Indra Nooyi’s 12-year tenure as PepsiCo’s CEO came to and end last Tuesday as the 24-year PepsiCo veteran hands the corporate reins over to her successor. Started from last Wednesday, Ramón Laguarta will oversee the Pepsi, Frito-Lay, Tropicana, Gatorade, and Quaker brands.
Nooyi’s final day on the job included a quarterly earnings report that beat analyst estimates—the 75th such earnings call she has participated in as the company’s CEO or CFO. Revenue rose 1.5% to $16.5 billion while earnings totaled $1.59 a share. Both figures beat analyst estimates, although some analysts nitpicked the results because they benefited from a lower tax rate rather than higher operating margins.
As a result, PepsiCo’s stock fell 1.9% to $108.72 a share during Nooyi’s last day. But the company’s stock has risen 109% since Nooyi was named CEO in August 2006, a notable performance in an industry known more for slow, steady improvements rather than tech-like hypergrowth. Coca-Cola’s stock, by comparison, has risen 67% since August 2006.
Under Nooyi’s leadership, PepsiCo’s revenue grew by 80% during a period when consumer tastes began to change and when food companies faced consolidation. Nooyi pushed PepsiCo early on to shift from junk food toward healthier snacks and beverages, anticipating a change that caught some companies off guard. She also advocated for stronger recycling policies as well as snacks that were tailored toward the tastes of female consumers.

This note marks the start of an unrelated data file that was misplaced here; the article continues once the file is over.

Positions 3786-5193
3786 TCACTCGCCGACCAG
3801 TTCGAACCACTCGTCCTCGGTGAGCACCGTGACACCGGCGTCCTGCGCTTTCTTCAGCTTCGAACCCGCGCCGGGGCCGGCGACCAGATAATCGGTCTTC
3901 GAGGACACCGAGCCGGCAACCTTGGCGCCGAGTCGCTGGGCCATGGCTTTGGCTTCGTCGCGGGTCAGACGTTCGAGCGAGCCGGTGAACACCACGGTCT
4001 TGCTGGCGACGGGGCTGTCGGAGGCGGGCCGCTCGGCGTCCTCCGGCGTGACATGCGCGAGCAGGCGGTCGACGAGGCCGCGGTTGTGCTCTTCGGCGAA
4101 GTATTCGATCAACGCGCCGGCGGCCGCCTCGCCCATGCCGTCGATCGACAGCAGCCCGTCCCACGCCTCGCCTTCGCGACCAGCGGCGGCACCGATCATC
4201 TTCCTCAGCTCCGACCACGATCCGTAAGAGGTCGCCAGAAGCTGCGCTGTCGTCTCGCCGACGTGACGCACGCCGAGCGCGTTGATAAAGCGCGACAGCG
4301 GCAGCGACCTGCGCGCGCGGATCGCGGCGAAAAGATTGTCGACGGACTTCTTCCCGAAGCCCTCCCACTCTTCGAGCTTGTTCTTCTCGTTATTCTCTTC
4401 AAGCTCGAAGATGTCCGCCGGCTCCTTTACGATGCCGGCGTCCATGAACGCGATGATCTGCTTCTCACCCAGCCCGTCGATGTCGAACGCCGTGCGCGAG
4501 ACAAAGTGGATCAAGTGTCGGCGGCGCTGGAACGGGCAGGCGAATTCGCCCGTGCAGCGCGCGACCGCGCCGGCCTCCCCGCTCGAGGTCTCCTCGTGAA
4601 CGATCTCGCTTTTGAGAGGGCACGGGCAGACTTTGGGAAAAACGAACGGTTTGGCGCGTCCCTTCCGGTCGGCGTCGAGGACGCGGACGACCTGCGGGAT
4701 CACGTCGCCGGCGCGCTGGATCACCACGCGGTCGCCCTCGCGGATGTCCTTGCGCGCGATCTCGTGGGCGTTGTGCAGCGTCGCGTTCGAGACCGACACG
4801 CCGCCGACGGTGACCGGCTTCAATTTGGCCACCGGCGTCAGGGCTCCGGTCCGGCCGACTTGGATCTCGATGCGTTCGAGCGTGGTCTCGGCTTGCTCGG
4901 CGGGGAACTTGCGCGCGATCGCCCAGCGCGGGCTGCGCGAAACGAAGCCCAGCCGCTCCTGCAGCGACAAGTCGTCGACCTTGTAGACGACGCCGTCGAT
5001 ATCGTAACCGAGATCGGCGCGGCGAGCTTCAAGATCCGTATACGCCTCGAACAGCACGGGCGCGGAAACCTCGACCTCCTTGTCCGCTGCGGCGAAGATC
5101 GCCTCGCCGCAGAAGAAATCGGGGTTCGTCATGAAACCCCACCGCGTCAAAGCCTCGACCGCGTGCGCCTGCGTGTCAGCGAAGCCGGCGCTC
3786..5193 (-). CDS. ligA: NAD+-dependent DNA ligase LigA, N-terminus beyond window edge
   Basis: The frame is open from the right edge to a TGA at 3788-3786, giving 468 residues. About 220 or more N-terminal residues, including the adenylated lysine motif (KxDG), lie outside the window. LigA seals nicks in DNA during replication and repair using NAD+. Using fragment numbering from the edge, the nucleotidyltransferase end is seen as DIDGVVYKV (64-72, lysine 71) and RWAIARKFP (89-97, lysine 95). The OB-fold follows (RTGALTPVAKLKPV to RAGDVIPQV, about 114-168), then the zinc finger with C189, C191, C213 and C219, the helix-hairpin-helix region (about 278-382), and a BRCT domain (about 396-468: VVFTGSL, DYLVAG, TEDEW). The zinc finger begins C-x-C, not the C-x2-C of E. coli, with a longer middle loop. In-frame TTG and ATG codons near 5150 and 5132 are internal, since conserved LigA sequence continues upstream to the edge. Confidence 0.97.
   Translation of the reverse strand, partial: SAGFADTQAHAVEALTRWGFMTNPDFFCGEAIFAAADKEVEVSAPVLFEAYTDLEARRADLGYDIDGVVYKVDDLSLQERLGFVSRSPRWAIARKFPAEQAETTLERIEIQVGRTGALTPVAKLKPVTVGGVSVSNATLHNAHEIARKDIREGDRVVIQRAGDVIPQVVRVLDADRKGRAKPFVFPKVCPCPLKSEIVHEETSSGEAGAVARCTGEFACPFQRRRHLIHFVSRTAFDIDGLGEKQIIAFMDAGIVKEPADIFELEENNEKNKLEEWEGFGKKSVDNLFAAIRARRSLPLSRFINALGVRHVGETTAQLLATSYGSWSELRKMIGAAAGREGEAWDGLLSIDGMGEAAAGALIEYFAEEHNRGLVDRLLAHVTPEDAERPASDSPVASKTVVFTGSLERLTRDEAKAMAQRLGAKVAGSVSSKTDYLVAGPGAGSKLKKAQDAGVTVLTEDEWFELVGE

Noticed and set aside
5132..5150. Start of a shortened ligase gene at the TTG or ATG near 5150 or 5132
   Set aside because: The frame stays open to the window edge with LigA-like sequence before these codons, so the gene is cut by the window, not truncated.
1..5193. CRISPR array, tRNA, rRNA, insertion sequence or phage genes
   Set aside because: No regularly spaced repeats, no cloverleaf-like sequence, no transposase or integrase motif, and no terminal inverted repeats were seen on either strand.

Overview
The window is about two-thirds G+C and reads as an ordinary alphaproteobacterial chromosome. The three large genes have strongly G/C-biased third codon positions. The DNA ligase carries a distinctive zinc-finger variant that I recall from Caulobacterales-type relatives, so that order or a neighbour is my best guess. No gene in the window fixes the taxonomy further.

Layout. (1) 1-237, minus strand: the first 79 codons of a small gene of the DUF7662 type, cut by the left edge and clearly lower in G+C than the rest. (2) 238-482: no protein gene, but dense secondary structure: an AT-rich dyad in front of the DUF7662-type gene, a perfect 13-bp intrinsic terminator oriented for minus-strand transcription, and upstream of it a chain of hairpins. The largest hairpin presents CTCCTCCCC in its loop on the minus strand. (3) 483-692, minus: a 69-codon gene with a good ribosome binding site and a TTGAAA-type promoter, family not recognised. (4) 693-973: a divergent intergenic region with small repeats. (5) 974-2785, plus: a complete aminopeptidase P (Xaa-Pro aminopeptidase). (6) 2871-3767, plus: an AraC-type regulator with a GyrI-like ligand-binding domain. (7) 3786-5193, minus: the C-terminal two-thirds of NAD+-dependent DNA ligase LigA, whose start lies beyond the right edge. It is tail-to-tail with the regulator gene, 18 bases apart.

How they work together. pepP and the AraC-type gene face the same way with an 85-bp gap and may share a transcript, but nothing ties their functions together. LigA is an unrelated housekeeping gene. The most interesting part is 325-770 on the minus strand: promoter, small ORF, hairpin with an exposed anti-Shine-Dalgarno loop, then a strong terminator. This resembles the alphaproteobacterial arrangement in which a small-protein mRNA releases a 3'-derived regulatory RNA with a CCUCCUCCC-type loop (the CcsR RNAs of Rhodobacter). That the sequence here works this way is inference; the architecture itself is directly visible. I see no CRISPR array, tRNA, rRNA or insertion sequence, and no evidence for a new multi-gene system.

Nooyi won numerous business accolades, included landing at or near the top of Fortune’s annual ranking of Most Powerful Women in business, where she appeared in 18 of the last 20 years. Last year, when Nooyi was ranked No. 2 on the list, she spoke about the formidable challenges she still faced as PepsiCo’s leader.
“The industry is seeing a pace of change and disruption that we’ve never seen… You’re going to have consolidation, disruption, and a shakeout in the industry. You’re going to see the emergence of new players,” Nooyi said. “You can look at it with pessimism, that, ‘Oh, my God, all of this is changing,’ or optimism, to say perhaps this is the time to rewrite some of the rules and rebalance the competitive equation in the industry. I’m in the latter camp, and I’m looking at the world and saying, ‘Inte resting times. ’”
Nooyi’s successor Laguarta is also a PepsiCo veteran, having worked at the company for 22 years. Laguarta will be the sixth CEO at PepsiCo, which has historically appointed new CEOs from within its ranks.
Nooyi will remain PepsiCo’s chairman until early next year. When she was named CEO of Pepsi, she was one of only 11 female CEOs of Fortune 500 companies. After she steps down, there will be 25. In an interview this summer with Fortune, Noori expressed regret that number remained low. “It concerns me in that we can actually count how many there are, as opposed to saying there are hundreds,” she said.